By Jason La Canfora
Washington Post Staff Writer
Monday, September 18, 2006
IRVING, Tex., Sept. 17 -- The Washington Redskins faced third and nine at the Dallas Cowboys 21-yard line late in the third quarter, when quarterback Mark Brunell lofted a wobbly pass toward tight end Chris Cooley in double coverage near the end zone. Trailing 17-10, this was their best chance to salvage something out of their first two weeks of the season -- yet another crucial third-down sequence -- and they failed again.
The pass was easily intercepted by safety Roy Williams at the 1. The Cowboys then drove 99 yards for a touchdown on their way to a 27-10 win, leaving the Redskins (0-2) in an early hole in the NFC East. On their drive, the Cowboys also faced a key third-down play. But they converted on third and 10 from their 34, picking up 26 yards on a screen pass. On the next play, quarterback Drew Bledsoe hit Terry Glenn for a 40-yard touchdown. That sequence typified Washington's winless season.
"We need to figure out how to get first downs," veteran tackle Jon Jansen said. "We've got to stay on the field. We've got to keep our defense off the field. We've got to win the time of possession. That was one of the keys coming into this game; if we kept their offense off the field then we'd have a good chance, and we didn't do that tonight."
Washington's ineptitude on third down -- both on offense and defense -- is largely responsible for its poor start. A slew of penalties, breakdowns and the offense's inability to produce under new associate head coach-offense Al Saunders have contributed as well. Like Minnesota in the season opener, Dallas regularly found success on third and long, while the Redskins managed to look worse on that crucial down than they did against the Vikings.
The Redskins went 4 for 13 (31 percent) on third downs in that 19-16 loss to the Vikings, while Minnesota humbled the defense by converting 9 of 17 opportunities, including several on crucial scoring drives. After Brunell threw his third-quarter interception on Sunday, the Redskins were 1 for 10 on third downs, the only conversion an utterly inconsequential running play that Dallas conceded in the dying seconds of the first half. Again, Washington failed to mount drives of consequence, undermining any chance to breed chemistry after yet another offensive overhaul this offseason.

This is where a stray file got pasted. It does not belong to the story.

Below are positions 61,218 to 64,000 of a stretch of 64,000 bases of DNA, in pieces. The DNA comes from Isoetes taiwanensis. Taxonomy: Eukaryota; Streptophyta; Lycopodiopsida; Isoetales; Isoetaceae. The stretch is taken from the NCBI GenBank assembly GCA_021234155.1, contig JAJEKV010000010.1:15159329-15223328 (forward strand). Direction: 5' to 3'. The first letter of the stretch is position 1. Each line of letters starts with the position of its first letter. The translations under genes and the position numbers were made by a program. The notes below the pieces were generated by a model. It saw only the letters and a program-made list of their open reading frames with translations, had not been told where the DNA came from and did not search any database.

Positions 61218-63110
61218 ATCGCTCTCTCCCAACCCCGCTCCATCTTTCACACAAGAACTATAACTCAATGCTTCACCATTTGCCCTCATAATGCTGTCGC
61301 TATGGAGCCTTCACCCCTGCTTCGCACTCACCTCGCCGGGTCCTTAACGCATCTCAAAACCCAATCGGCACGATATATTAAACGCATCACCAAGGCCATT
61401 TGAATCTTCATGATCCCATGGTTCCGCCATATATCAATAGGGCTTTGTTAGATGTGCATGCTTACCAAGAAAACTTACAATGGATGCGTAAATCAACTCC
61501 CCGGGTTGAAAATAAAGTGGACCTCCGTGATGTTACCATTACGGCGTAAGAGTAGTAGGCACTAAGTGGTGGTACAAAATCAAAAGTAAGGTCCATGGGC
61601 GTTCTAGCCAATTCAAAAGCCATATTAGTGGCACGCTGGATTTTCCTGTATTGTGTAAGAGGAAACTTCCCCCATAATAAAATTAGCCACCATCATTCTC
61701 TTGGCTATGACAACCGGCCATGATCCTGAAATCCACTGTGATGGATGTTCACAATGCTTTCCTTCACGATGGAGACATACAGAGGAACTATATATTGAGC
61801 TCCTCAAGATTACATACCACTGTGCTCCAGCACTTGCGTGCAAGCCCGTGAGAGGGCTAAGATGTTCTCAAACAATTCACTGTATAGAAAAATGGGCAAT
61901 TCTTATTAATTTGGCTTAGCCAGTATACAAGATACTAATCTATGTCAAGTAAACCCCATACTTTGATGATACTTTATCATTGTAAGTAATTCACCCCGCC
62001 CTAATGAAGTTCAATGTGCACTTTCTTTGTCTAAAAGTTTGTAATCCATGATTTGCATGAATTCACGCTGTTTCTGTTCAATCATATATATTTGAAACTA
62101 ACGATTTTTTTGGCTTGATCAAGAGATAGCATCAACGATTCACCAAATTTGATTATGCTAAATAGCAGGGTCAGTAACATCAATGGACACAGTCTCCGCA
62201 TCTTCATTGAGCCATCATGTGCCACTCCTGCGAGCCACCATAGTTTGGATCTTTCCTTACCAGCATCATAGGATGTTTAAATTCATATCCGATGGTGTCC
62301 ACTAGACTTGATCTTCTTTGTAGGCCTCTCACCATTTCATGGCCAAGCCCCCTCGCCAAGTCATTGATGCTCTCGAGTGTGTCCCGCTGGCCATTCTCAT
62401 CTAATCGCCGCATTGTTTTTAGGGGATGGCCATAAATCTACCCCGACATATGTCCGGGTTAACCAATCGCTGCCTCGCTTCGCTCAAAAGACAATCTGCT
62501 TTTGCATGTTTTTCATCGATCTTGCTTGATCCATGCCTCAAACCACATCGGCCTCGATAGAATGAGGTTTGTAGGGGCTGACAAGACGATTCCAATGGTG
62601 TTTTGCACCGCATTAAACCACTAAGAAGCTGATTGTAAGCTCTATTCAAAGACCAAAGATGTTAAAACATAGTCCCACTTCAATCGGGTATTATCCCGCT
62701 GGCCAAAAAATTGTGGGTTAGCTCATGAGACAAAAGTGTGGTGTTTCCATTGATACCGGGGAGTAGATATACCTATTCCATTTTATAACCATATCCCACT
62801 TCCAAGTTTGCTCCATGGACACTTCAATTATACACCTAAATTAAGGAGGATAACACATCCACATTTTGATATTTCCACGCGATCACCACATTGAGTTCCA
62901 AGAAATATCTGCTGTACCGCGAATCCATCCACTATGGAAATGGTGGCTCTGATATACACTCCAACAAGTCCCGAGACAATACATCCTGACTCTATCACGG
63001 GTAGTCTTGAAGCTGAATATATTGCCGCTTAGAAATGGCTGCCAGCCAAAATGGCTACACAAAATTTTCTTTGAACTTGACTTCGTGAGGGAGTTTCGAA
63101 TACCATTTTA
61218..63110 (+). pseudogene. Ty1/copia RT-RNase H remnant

"If you're looking for some answers for what we're doing, I don't have them," wide receiver Santana Moss said. "How it looks to you all, what we're doing with it, all we can do is what we do. I'm not the guy to give you no answers on that."
Against the Vikings, the Redskins had just 10 possessions, and were held to five plays or less on seven of them. On Sunday, through three quarters when the game was in question, the Redskins went three and out on five of 10 possessions, not including Rock Cartwright's 100-yard kickoff return for a touchdown. On that 10th drive, which began at the Dallas 39, they managed just four plays, forcing the defense back on the field in humid conditions. The Cowboys held the ball for almost 32 minutes. Washington is now a dismal 6 for 27 on third down conversions (22 percent).
The only touchdown Sunday came on Cartwright's kickoff return. Washington's first-team offense, which failed to score a touchdown during an 0-4 preseason, has reached the end zone once through two games. Ten of Washington's 13 drives Sunday were five plays or less; 17 of 23 possessions this season have been five plays or less.
"We had a tough time last week, too," Coach Joe Gibbs said of the third-down struggles. "I don't think it's any one thing. Certainly, we've got to find a way to convert third downs, because that let's you keep the ball."
The Cowboys, meantime, charged to an early lead by converting on third and long repeatedly, as Washington went three and out on its first two drives, setting the tone for the game. Dallas's first third and long was converted thanks to cornerback Mike Rumph's holding penalty, and Bledsoe hit tight end Anthony Fasano for 12 yards on third and seven to set up the field goal for a 3-0 lead. Dallas never trailed.
On the Cowboys' next drive, facing third and six from the 38, Glenn pulled down a 34-yard pass, setting up the first touchdown. Running back Marion Barber dove in from a yard out on fourth down to make it 17-3 in the second quarter, and at that point the Cowboys were 5 for 9 on third and fourth downs, including two converted by Redskins penalties.
"We've got to find a way to get off the field on third down," end Phillip Daniels said. "It's really hurting us right now. We keep giving them up whether they get it by passing it or they get it by a penalty. We've just got to find a way."